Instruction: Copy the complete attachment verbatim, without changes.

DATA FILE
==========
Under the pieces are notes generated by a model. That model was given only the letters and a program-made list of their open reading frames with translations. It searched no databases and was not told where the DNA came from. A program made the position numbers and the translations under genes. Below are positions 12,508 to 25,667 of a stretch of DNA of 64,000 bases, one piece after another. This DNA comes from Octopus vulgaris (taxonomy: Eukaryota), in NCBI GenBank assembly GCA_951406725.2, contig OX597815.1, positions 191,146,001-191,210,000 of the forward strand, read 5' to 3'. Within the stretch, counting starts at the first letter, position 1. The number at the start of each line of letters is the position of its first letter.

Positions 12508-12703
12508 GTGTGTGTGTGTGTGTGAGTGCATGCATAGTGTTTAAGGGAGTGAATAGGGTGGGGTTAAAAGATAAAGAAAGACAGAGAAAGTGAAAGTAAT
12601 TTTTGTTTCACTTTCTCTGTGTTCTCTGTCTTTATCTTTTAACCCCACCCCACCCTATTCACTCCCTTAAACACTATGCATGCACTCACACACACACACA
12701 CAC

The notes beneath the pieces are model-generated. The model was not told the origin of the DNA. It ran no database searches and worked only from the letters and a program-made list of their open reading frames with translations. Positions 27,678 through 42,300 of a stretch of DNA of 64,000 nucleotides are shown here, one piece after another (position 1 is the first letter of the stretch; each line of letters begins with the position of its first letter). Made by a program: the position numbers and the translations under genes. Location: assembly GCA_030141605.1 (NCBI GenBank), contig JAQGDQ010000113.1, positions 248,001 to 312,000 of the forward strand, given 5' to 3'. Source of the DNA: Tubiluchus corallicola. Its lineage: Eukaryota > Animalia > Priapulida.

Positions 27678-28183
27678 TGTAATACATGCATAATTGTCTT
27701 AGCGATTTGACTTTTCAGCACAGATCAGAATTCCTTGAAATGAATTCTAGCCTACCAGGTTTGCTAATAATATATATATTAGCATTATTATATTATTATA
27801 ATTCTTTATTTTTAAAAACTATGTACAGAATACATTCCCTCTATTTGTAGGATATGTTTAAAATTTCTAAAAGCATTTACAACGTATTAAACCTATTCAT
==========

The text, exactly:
Under the pieces are notes generated by a model. That model was given only the letters and a program-made list of their open reading frames with translations. It searched no databases and was not told where the DNA came from. A program made the position numbers and the translations under genes. Below are positions 12,508 to 25,667 of a stretch of DNA of 64,000 bases, one piece after another. This DNA comes from Octopus vulgaris (taxonomy: Eukaryota), in NCBI GenBank assembly GCA_951406725.2, contig OX597815.1, positions 191,146,001-191,210,000 of the forward strand, read 5' to 3'. Within the stretch, counting starts at the first letter, position 1. The number at the start of each line of letters is the position of its first letter.

Positions 12508-12703
12508 GTGTGTGTGTGTGTGTGAGTGCATGCATAGTGTTTAAGGGAGTGAATAGGGTGGGGTTAAAAGATAAAGAAAGACAGAGAAAGTGAAAGTAAT
12601 TTTTGTTTCACTTTCTCTGTGTTCTCTGTCTTTATCTTTTAACCCCACCCCACCCTATTCACTCCCTTAAACACTATGCATGCACTCACACACACACACA
12701 CAC

The notes beneath the pieces are model-generated. The model was not told the origin of the DNA. It ran no database searches and worked only from the letters and a program-made list of their open reading frames with translations. Positions 27,678 through 42,300 of a stretch of DNA of 64,000 nucleotides are shown here, one piece after another (position 1 is the first letter of the stretch; each line of letters begins with the position of its first letter). Made by a program: the position numbers and the translations under genes. Location: assembly GCA_030141605.1 (NCBI GenBank), contig JAQGDQ010000113.1, positions 248,001 to 312,000 of the forward strand, given 5' to 3'. Source of the DNA: Tubiluchus corallicola. Its lineage: Eukaryota > Animalia > Priapulida.

Positions 27678-28183
27678 TGTAATACATGCATAATTGTCTT
27701 AGCGATTTGACTTTTCAGCACAGATCAGAATTCCTTGAAATGAATTCTAGCCTACCAGGTTTGCTAATAATATATATATTAGCATTATTATATTATTATA
27801 ATTCTTTATTTTTAAAAACTATGTACAGAATACATTCCCTCTATTTGTAGGATATGTTTAAAATTTCTAAAAGCATTTACAACGTATTAAACCTATTCAT